David is joined by John Greene from FL Sales Inc. to discuss sand reclaimers in the foundry industry.
About this segment of Blackbird TV
Guest: John Greene, President, FL Sales Inc.. To learn more about our guest, visit FLSales.com, or call 440-498-8484.
Recorded: September 28, 2020
Published: May 19, 2021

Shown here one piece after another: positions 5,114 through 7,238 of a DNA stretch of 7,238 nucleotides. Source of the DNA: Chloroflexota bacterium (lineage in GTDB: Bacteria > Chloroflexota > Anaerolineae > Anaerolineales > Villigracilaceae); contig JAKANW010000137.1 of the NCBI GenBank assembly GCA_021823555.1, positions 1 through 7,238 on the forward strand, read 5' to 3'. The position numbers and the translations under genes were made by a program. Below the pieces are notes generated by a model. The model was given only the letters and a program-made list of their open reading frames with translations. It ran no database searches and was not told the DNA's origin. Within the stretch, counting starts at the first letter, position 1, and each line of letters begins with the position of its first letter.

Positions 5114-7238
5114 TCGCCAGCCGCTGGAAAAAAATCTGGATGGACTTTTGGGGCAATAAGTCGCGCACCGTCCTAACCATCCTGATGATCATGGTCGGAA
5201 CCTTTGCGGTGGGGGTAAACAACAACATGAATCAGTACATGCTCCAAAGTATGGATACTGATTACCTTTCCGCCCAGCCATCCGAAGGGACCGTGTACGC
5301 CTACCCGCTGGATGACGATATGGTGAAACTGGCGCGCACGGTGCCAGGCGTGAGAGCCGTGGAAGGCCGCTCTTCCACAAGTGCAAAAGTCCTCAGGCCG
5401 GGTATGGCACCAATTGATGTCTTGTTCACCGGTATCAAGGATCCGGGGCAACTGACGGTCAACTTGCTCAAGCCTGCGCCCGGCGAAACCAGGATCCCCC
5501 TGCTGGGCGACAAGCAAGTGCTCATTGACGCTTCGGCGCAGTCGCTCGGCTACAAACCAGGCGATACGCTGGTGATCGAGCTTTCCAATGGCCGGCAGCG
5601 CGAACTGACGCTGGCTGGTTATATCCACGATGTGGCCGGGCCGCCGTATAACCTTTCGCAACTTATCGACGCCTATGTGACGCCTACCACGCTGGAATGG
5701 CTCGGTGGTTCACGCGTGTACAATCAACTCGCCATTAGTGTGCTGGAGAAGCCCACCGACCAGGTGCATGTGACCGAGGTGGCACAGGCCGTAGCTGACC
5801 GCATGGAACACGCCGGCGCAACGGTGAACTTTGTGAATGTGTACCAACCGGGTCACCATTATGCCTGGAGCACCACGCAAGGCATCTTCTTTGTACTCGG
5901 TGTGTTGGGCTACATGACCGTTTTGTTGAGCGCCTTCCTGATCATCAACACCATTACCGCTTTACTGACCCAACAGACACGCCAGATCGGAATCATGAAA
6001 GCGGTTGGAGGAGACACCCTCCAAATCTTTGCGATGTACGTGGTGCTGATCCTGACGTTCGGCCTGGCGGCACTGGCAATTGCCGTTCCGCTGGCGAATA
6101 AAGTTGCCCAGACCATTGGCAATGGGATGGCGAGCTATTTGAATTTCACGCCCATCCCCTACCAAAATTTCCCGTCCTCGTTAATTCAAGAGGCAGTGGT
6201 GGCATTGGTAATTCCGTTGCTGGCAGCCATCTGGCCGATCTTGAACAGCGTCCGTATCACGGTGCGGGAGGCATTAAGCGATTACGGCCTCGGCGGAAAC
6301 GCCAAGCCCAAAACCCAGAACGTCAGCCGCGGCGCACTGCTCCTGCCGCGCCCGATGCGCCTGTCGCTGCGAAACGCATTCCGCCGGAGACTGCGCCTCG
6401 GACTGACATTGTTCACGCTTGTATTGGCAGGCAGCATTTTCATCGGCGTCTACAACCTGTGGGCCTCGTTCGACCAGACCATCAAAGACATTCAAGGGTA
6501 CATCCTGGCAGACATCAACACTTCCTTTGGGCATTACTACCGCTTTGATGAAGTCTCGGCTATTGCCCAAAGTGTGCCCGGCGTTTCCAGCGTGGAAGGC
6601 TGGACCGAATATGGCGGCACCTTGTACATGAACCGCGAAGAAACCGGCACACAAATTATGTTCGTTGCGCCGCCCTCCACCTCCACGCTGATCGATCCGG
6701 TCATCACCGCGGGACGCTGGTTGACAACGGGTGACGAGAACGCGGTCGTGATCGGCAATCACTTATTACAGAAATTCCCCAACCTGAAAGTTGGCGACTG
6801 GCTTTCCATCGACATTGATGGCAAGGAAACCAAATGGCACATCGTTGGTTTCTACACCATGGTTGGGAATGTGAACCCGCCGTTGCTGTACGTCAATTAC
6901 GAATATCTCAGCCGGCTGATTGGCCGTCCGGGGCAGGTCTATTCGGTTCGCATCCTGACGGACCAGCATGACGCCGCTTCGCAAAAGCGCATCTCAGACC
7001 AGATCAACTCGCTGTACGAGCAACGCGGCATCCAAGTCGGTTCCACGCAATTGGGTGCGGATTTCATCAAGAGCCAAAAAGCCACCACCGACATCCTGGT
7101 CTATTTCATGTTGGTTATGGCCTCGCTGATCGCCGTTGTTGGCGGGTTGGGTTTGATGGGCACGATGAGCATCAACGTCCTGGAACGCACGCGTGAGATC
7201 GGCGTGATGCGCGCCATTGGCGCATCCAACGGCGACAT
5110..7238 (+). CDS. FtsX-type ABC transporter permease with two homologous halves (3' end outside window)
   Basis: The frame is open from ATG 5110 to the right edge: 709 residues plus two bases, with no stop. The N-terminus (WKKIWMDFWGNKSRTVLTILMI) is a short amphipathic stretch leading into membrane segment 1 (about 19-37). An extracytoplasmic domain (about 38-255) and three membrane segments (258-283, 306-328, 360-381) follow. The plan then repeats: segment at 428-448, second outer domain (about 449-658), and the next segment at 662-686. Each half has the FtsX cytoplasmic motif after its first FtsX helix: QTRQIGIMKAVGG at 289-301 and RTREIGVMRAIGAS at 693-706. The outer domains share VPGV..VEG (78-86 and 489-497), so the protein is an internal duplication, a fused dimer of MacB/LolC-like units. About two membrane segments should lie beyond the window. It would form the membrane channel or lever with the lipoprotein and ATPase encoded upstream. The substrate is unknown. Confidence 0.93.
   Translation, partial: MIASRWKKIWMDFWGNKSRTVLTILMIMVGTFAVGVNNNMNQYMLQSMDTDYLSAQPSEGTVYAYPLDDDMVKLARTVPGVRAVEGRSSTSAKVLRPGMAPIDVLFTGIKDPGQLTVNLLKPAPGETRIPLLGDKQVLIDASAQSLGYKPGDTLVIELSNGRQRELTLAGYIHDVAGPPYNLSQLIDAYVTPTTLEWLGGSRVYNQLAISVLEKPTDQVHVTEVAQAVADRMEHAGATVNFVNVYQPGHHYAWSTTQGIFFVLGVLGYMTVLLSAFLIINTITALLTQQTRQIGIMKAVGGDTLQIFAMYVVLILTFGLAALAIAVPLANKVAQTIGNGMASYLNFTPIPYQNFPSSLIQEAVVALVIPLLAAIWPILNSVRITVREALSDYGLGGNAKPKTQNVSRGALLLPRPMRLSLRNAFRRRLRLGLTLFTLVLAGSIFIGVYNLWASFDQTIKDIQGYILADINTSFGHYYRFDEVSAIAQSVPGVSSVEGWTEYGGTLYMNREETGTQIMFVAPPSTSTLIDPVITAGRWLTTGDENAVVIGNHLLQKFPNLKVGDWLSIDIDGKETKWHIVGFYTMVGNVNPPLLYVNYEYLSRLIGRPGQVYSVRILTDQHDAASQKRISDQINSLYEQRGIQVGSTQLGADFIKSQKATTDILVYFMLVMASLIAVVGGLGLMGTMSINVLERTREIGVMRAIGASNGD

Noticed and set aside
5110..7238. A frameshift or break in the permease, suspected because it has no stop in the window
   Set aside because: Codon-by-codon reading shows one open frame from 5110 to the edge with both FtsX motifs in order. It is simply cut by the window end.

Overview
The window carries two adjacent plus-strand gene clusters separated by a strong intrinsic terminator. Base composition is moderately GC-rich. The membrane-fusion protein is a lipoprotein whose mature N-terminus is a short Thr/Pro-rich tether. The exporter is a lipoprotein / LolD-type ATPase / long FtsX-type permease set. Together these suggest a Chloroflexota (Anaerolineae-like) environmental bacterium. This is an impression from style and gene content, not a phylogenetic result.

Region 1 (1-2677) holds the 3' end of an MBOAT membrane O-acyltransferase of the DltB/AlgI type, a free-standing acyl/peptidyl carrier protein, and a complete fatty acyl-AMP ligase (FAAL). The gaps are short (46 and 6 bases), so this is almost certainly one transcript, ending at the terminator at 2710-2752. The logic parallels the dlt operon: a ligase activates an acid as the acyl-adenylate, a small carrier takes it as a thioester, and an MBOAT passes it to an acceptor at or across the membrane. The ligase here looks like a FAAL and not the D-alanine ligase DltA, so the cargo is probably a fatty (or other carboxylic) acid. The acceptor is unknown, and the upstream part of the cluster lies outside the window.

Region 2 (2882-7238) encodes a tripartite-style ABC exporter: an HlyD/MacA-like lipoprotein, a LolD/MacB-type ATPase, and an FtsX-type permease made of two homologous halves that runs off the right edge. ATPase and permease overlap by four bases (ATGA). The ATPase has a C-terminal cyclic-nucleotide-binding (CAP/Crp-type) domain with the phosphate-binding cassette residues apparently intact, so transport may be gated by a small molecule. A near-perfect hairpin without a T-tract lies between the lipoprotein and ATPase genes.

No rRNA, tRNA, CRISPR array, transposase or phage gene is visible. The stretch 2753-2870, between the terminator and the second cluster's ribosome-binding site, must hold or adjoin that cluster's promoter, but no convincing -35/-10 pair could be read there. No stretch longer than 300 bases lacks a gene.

John Greene, FL Sales, Cleveland, Ohio. Thanks for your help with this. I have a foundry question for you. What’s a sand reclaimer and what does it do? Well, it depends on what you’re reclaiming. The two basic types are what they call a mechanical reclaimer and a thermal reclaimer and what you want to do is after you’ve made your mold and you poured your hot metal you have some metal that’s infused into the sand grains you’ve got your. Depending on the process you used. You have catalyst resins that have that are attached to the sand grain and you can’t just use it over and over again because what happens, it’s—without getting too complicated—what happens is the resin builds up. The catalyst builds up and you get different qualities when you retake that sand and make it in the mold. So what people do is they reclaim the sand. And to mechanically reclaim sand, what they do is—the method I’m most familiar with is—they’ll take the sand and they’ll blow it by air, up to an impingement plate. The impingement plate will take and break the material off the sand and the heavier material will flow down the lighter material will go up dust collection. It’s a real simple explanation, but then your sand is cleaner. So this sand is something that was—in the term of art—it was in a flask and it was used in forming a mold. So you’ve got this shape that you’re making right and the sand goes around that and then you get the shape out of there. So you’ve got this void. But if you just had regular sand it would collapse on itself. So these these additives in these binders that they put into the sand help that’s and retain its shape, so that when you pour the molten metal in, it stays like the part that you wanted, right? Correct, but, and the thing is, you take and reuse that sand over and over again. It goes through the system and comes back and reuse it. So the more catalyst and build up you have on it, it changes the properties the next time. And the third time it changes even more so you have to get uniform properties each time you come in. How many times can you do that? To a pound, of ton, a gallon of sand? You’re always adding new sand. You’re always taking out what are called fines, which are when the sand breaks up and it becomes too fine to use. That’s a constant process, and in cases, this stand is used for years. It could be 10 or 20 years. And this stuff that you pull out is that a hazardous waste? Depends on what you’re pouring and like a byproduct of brass, is lead. You get lead in the sand. So yes, in that case. In steel foundries you get heavy metals in the dust, so that’s bad. Iron foundries typically don’t have much of a problem. It all depends on what you’re using the process, where they’re using the green sand shell, sand, nobake, sand, or, you know, a resin type. And there’s a lot of different processes, ways to do it. So the answer is yes and no. Depends on which which one and what type of foundry. Fabulous all good information for our viewers. John Greene, FL Sales, Cleveland, Ohio. Thanks for your time. You got it. Thank you, David.